During 2015-2016, there were 24 opportunities posted on the Environmental Registry for stakeholders and the public to consult. This is a decrease from previous years, most likely due to the federal election.
Public consultations are available on the CEPA Environmental Registry.
The CMP Stakeholder Advisory Council met in November 2015 for the last meeting under the second mandate. The renewed Council was established in March 2016 for a five-year mandate and met for the first time in April 2016. New membership reflects priorities under this phase of the CMP. Under this new Council, a communications sub-committee was formed to expand and increase communications with key stakeholders and the public. The purpose of the Council is to get stakeholder input on the implementation of the CMP, and to foster dialogue on topics pertaining to the CMP between stakeholders and government, and among different stakeholder groups.
The CMP Science Committee held its third meeting in June 2015. The Science Committee ensures a strong science foundation to CMP by providing external, scientific expertise to Health Canada and ECCC on scientific issues. The Risk Assessment Toolbox was presented at this meeting. Members engaged in constructive discussions as they continued developing the committee’s scientific input for the Government of Canada.
National Pollutant Release Inventory Consultation
The National Pollutant Release Inventory (NPRI) Multi-Stakeholder Work Group is the primary consultation mechanism for the NPRI program, with representatives from industry associations, environmental groups and indigenous organizations providing input on changes to the requirements and other aspects of the program such as tools to access the data. Consultations during 2015-2016 included a face-to-face meeting in February 2016, as well as a number of teleconferences and paper-based consultations on proposed changes to the program requirements. Users of NPRI data are also engaged to get input on how the NPRI can better meet their needs. The NPRI Consultation and Engagement Framework outlines these activities.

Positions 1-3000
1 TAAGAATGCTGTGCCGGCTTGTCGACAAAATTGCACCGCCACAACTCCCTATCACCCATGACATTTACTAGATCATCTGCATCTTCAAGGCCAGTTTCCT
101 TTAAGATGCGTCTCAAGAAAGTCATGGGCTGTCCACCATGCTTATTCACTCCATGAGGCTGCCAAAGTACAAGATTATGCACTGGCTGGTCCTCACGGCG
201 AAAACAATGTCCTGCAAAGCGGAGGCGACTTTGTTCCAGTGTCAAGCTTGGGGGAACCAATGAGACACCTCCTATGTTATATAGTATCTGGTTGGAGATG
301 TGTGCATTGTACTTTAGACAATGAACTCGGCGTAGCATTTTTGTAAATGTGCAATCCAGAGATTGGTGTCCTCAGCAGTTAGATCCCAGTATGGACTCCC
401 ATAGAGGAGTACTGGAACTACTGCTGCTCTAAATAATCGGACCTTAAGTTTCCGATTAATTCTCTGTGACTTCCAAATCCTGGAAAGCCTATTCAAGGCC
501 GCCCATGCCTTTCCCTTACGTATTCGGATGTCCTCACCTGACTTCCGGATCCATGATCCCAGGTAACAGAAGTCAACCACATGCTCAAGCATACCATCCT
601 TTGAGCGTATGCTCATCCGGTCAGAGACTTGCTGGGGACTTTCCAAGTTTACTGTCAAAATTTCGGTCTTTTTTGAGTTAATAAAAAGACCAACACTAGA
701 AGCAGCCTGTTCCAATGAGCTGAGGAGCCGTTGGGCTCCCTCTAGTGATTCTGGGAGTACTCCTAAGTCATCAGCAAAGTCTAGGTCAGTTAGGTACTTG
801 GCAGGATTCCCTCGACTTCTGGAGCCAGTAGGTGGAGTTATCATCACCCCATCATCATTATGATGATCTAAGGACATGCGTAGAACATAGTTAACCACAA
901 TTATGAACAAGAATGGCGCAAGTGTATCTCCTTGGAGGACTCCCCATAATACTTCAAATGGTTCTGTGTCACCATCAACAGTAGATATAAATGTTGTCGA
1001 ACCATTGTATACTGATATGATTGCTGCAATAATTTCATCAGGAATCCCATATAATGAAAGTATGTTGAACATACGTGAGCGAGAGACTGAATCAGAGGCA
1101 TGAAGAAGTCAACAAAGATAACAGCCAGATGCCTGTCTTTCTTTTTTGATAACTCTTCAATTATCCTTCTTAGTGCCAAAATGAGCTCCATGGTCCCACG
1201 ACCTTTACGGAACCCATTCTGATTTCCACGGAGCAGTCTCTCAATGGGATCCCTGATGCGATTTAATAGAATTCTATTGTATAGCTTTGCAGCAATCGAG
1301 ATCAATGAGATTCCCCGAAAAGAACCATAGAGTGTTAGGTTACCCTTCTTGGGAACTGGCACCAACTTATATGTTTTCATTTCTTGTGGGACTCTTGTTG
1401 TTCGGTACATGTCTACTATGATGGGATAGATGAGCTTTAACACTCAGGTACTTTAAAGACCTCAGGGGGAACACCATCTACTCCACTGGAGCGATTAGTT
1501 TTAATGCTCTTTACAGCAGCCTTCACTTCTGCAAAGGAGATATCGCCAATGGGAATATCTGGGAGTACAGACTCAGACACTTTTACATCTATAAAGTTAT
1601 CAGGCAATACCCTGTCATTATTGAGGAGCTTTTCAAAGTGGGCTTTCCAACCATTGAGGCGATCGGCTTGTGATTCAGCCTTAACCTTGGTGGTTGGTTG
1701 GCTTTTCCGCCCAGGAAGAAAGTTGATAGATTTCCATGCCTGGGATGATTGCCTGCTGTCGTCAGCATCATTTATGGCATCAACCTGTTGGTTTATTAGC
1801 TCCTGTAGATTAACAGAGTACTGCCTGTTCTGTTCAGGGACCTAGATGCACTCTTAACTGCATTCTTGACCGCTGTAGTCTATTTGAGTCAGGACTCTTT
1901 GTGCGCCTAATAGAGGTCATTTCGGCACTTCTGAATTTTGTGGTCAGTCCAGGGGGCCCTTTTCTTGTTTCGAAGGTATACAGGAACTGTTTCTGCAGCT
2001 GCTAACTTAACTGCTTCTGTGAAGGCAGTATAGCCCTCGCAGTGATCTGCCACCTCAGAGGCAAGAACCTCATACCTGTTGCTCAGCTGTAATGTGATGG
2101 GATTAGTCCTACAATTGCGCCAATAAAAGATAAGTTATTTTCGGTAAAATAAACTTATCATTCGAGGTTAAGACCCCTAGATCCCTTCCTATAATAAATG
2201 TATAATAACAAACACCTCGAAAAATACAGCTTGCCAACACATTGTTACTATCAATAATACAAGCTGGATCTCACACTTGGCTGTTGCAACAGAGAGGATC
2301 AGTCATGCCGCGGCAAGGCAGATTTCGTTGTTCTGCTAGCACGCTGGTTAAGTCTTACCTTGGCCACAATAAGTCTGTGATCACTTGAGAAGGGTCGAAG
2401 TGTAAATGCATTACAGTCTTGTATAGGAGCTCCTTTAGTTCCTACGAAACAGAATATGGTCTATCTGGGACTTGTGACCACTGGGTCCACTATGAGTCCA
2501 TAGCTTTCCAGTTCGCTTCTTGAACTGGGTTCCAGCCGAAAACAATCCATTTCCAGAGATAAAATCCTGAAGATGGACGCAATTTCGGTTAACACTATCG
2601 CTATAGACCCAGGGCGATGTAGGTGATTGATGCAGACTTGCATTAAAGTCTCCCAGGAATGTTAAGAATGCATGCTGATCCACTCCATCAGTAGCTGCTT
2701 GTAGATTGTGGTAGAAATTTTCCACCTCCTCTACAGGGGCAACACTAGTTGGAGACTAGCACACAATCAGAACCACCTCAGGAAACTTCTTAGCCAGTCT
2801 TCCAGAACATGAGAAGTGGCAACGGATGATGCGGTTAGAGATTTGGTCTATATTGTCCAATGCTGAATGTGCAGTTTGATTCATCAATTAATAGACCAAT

Canadian Pollution Prevention Information Clearinghouse
Part 4 of CEPA provides the authority for the establishment of a national pollution prevention information clearinghouse to facilitate the collection, exchange and distribution of information regarding pollution prevention.
The Canadian Pollution Prevention Information Clearinghouse (CPPIC) is a public website that provides Canadians with links to over 1,200 resources containing comprehensive information and tools from Canada and around the world to strengthen their capacity to prevent pollution. In 2015-2016, 60 new records were added to the clearinghouse. Twenty-five percent (25%) percent of the new records are Canadian, and 8% are bilingual. Twenty-seven percent (27%) of new records are applicable to manufacturing sectors, while another 20% are applicable to private households. Overall, CPPIC records were viewed just under 33,000 times in 2015-2016.
State of the Environment Reporting
The Canadian Environmental Sustainability Indicators (CESI) program provides data and information to track Canada’s performance on key environmental sustainability issues including climate change and air quality, water quality and availability, and protecting nature. It conveys the state of Canada’s environment in a straightforward and transparent manner. CESI is used to inform citizens and Parliamentarians about current environmental status and trends, and provide policy makers and researchers with comprehensive, unbiased and authoritative information about key environmental issues. The indicators are also the prime vehicle used to measure and report on the progress towards the goals and targets of the Federal Sustainable Development Strategy, which provides a whole-of-government view of environmental priorities at the federal level, with goals, targets, and implementation strategies.
The indicators are prepared by ECCC with the support of other federal departments, including HC, Statistics Canada, Natural Resources Canada, Agriculture and Agri-Food Canada, and Fisheries and Oceans, as well as relevant provincial and territorial counterparts. The high-quality data used to calculate indicators originate from a variety of sources, including surveys, measurement networks and other research initiatives that are expected to be maintained and updated for the foreseeable future. Through close collaboration with science and data experts across the federal government, CESI provides results and information on key issues including air quality, water quality, toxic substances and exposure to substances of concern.
Maples in winter against Ottawa sky © Environment and Climate Change Canada
The indicators are published on the CESI website, showing national and regional results along with the methodology explaining each indicator and links to related socio-economic issues and information.
National Pollutant Release Inventory